WILLEY WALLOPS AUSSIES
The auld enemy of Scotland proved too strong but england just about got the better of the old cricketing enemy Australia on an unexpectedly lowscoring day at the Oval.
The start of the Aussies’ attempt at redemption following the Cape Town ball-tampering scandal ended with the No1 side in the world reasserting themselves after the embarrassment of edinburgh.
england, refusing to take a step back from the all-out attacking style that has revolutionised their whiteball cricket, lost seven wickets in overtaking an under-par Australian total of 214 all out.
But David Willey made 35, his highest score for england, and smashed debutant Michael Neser for a straight six to finish things off alongside Liam Plunkett with 36 balls to spare.
There was none of the toxic aggression that led to Australia’s implosion in South Africa in March and year-long bans for the Dastardly and Muttley of cricket — Steve Smith and David Warner — for cheating.
Instead, the first of five one- day internationals began with a staged show of sportsmanship and handshakes between the sides and was all sweetness and light.
The only notable sledging came from afar in the form of departed coach Darren Lehmann, who took the BBC’s excellent Alison Mitchell to task on Twitter.
All Mitchell had done was post a picture of one of the pieces of sandpaper with four or six on them that an enterprising stockbroking company had handed out outside the Oval to try to poke fun at the Aussies. Sadly, the spoilsports at Surrey attempted to confiscate all 5,000, blaming ambush marketing, but one or two spectators sneaked them in and tried to get them autographed by Aussies, to no avail.
england’s spinners had endured a miserable day in edinburgh when faced with the Grange’s short boundaries but here, just as predicted by eoin Morgan, they were back to proving integral to the home attack.
Morgan invariably trusts Moeen Ali in the powerplay and his confidence was justified again when Aaron Finch, with five centuries against england to his name, fell to the off-spinner’s fourth ball.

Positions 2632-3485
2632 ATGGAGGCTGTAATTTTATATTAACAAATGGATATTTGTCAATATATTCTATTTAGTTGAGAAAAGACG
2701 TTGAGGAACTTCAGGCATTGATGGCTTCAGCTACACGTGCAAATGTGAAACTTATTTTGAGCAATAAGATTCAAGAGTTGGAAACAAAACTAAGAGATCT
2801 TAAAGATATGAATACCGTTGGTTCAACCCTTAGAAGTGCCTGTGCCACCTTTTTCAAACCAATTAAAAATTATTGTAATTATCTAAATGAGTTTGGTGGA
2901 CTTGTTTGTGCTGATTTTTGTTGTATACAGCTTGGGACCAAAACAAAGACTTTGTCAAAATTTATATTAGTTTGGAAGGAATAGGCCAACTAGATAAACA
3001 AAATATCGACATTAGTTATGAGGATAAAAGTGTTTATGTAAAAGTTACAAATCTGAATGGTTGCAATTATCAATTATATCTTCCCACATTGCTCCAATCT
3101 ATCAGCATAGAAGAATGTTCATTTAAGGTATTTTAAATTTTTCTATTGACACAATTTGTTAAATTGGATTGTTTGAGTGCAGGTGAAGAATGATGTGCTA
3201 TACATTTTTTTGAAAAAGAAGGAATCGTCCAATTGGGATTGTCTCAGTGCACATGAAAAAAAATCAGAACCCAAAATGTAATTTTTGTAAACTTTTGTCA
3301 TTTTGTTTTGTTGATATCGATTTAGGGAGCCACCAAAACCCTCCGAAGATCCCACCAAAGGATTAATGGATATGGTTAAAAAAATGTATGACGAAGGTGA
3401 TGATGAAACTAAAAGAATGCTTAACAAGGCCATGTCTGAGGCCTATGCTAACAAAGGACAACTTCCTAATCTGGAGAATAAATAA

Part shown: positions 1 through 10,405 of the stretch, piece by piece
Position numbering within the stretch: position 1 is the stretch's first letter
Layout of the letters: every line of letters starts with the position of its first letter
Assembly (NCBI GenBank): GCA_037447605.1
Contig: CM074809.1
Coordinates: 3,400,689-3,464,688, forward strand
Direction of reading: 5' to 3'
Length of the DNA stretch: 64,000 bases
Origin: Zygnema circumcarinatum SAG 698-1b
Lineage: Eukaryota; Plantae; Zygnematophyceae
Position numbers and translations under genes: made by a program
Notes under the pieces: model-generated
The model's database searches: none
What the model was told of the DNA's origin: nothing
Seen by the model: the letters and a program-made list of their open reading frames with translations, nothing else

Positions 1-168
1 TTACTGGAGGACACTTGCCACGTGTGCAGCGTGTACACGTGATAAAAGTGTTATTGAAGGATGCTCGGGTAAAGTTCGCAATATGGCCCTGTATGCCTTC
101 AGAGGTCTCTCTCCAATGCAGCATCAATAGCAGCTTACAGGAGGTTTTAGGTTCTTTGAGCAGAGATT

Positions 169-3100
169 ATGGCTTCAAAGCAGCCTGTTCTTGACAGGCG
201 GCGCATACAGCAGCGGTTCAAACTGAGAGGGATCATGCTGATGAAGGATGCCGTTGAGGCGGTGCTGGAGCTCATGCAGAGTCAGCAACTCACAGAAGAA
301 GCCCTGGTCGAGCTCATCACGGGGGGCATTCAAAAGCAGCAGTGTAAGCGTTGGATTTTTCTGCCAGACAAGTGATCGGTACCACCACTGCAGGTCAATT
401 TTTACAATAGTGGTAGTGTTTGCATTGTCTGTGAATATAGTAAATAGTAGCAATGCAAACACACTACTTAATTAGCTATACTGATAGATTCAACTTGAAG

By that time Willey, perhaps the luckiest england bowler to retain his place after bowling far too short and failing to get swing against Scotland, had struck with his second ball to dismiss Travis head and england were on their way.
Australia had looked vulnerable to spin in the warm-up matches against Sussex and Middlesex and now Moeen and Adil Rashid took full advantage with five wickets between them, aided by an array of awful shots.
No one was more culpable than the man who has been charged with restoring Australia’s tattered reputation, captain Tim Paine, who will have to justify his place in this side ahead of the World Cup.
Paine played a reverse sweep off Moeen that was never a percentage shot with a short third man in place and succeeded only in finding Mark Wood.
When Marcus Stoinis fell to Rashid, Australia were 90 for five and heading for a thrashing that was only averted when Glenn Maxwell made his first half-century in one-day international cricket for 18 months.
Maxwell took 14 off Moeen’s last over to slightly spoil his figures and went on to 62 off 64 balls before Jonny Bairstow took an excellent, running catch on the boundary.
That was one of three wickets for another under-pressure bowler in Plunkett, who was the most expensive member of england’s attack in edinburgh. Plunkett, as revealed by Sportsmail on Tuesday, will miss england’s one- day series in Sri Lanka in October because of his wedding, so he cannot afford too many poor performances if he is not to fade away with the World Cup in sight.
When Andrew Tye became Plunkett’s third victim, Australia were about 100 short of par. But they were in the game when england slipped to 38 for three, Jason Roy falling second ball to the pace of Billy Stanlake, Alex hales trapped by Neser and Bairstow picking out the one deep fielder on the leg side.
Morgan and Root looked to be turning the chase into a stroll when they added 105 for the fourth wicket but, just as against Scotland, england stuttered as they stubbornly refused to adapt to the situation.
Jos Buttler could have been out twice in a skittish innings before he fell to Tye’s trademark knuckle ball and when Root departed to the excellent Stanlake, england were wobbling at 163 for six.
Moeen, who insisted before the game that he would continue to do things his way, again took england close to the finish line but again gave it away as he attempted to hook Neser over the longest boundary.
Thankfully for england, Willey provided an overdue calm hand on the tiller to put them one up with four to play against what looks an ordinary Australia side.